Super Bowl 2012: How a New England Patriots Fan Feels Right Now

Soven BerySenior Analyst IFebruary 6, 2012

INDIANAPOLIS, IN - FEBRUARY 05:  Quarterback Tom Brady #12 of the New England Patriots speaks to the media after losing to the New York Giants in Super Bowl XLVI at Lucas Oil Stadium on February 5, 2012 in Indianapolis, Indiana. The New York Giants defeated the New England Patriots 21-17.  (Photo by Jamie Squire/Getty Images)
Jamie Squire/Getty Images

As soon as the Red Sea parted and the Giants pounded the ball into the end zone to go up by four in the 2012 Super Bowl, I was happy.

This was how it was supposed to end. Tom Brady would prove that he is the most clutch quarterback in the NFL and lead the Patriots to another Super Bowl victory. With less than a minute remaining, Brady would march down the field and toss the game-winning touchdown to Gronkowski.

“The Giants must be awfully stupid to give the Patriots this much time,” I thought.

As it turns out the Patriots were stupid. Brady missed successive throws of 20 yards or less and the game became a Madden-like nightmare for me. I have seen this game unfold before, countless times on the Xbox. Except this wasn't for the King of the Bedroom. This was for King of the World.

Even when every sane person in America had all but crowned the New York Giants champions, I believed. I, like so many other Patriots fans, never stopped believing. I shut my eyes and just listened to the call on that fateful last play. I didn't want to see the outcome whether it was good or bad.

After the Giants fans in the room breathed a sigh of relief, I knew it was over. After my phone and Facebook blew up with far too many Giants fans and Giants bandwagon riders boasting to me about their victory, I knew it was over.

That final Hail Mary pass repeats itself in my head. Except in my version Gronkowski catches the ball and a whole legion of Patriots fans throw up their clam chowder in excitement.

That's how it was supposed to end.

But things never go according to scripts, and as I went to bed that Sunday night my mind fluttered with so many “what ifs?” What if the Patriots didn't have 12 men on the field? What if Wes Welker had made that catch? What if The Ankle Heard Round the World was A-Okay? What if New England was immune to Kryptonite?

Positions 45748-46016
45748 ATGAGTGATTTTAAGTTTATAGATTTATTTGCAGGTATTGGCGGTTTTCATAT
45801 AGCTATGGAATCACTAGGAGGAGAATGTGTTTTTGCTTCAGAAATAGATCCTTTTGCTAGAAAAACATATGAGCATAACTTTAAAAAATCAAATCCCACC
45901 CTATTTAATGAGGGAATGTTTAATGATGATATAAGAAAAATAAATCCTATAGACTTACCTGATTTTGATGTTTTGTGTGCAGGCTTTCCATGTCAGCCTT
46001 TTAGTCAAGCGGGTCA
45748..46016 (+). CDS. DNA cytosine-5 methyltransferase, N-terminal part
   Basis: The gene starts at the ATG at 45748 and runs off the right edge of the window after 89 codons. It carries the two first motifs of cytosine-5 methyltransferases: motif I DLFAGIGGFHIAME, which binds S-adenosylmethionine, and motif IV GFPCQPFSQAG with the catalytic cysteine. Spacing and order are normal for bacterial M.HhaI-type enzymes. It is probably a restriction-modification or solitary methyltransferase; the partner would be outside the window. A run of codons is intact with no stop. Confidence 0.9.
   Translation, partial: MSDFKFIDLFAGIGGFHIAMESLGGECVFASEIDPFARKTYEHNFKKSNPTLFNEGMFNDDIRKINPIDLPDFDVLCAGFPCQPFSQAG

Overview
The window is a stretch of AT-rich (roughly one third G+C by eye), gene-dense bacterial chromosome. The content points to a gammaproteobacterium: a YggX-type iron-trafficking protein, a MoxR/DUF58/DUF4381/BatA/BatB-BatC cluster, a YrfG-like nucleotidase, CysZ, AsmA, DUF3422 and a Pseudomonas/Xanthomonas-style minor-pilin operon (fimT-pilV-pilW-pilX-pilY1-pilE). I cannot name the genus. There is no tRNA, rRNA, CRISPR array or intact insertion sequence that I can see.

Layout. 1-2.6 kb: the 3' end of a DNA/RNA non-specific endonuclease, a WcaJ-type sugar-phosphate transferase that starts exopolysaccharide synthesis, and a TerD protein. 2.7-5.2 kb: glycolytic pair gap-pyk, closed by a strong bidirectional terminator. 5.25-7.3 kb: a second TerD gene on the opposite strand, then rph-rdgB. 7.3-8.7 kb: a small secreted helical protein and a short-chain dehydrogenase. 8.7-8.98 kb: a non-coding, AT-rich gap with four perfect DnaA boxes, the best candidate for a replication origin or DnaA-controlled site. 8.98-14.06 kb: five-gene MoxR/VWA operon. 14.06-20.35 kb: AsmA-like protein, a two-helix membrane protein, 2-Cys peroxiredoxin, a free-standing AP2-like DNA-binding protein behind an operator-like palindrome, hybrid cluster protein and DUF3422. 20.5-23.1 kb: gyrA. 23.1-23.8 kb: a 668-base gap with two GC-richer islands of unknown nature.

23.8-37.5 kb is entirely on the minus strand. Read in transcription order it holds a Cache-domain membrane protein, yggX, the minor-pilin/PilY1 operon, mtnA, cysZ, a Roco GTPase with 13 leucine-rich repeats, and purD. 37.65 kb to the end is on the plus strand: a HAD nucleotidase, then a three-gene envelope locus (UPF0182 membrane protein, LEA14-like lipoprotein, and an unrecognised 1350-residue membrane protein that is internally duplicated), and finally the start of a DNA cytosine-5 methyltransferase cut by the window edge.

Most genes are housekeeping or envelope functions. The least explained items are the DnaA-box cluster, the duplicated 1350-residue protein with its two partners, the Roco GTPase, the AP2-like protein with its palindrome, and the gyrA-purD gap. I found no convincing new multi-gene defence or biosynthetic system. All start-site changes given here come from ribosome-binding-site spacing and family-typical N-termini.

INDIANAPOLIS, IN - FEBRUARY 05:  Wes Welker #83, Rob Gronkowski #87 and Aaron Hernandez #81 of the New England Patriots wait in the end zone after losing to the New York Giants 21-17 during Super Bowl XLVI at Lucas Oil Stadium on February 5, 2012 in India
Elsa/Getty Images

I just can’t help thinking that this loss signals an end of an era. Tom Brady isn’t getting any younger and Bill Belichick might be losing his touch. Belichick has one of the greatest football minds ever. But he was given two weeks and a very potent offense and he still couldn't stop those pesky Giants. Would the old Belichick have won?

More importantly, would the old Brady have won? Tom Terrific looked lethargic in the AFC Championship and wasn't himself in the Super Bowl. Yes, receivers dropped passes but there were many instances where Brady could have thrown a better ball. It pains me to say this but Brian Hoyer and Ryan Mallett better get ready.

The old Tom Brady would have led his team down the field and won the game. That is exactly what Eli Manning did. Sure, the Brady poster will still adorn the walls in my room and I will proudly sport number 12 as I walk the streets of New York. He wasn’t bad on Sunday. He just wasn’t the Tom Brady we were used to.

There was no magic. If the old Tom Brady was a Disney movie, then the Tom Brady we saw in this Super Bowl was a shady knockoff film. Sure, it has the same characters and plot but the Disney movie magic just isn’t there.

In the biggest game of the year, the savior of New England was missing his pinpoint accuracy and looked shaky. Brady looked like he didn’t know what he was doing. There were times where he just launched balls in the air and hoped for a catch. He fired a strike down the field in the direction of Rob Gronkowski, but the ball was severely under-thrown and was intercepted by New York's Chase Blackburn.

I don’t like ripping on Brady. It’s not my thing. But I don’t know how to deal with losing.

The Patriots have always been my favorite team. I’m not some bandwagon jumper. This loss hurts the most. The New England Patriots have never lost in this fashion on such a big stage. The 2008 Super Bowl loss was hard, but after that game I had hope that New England would come out fighting in the next few years.

Now, I don’t have that hope. What is left is a feeling that the best years have passed. Like Rascal Flatts would say, “What hurts the most was being so close.”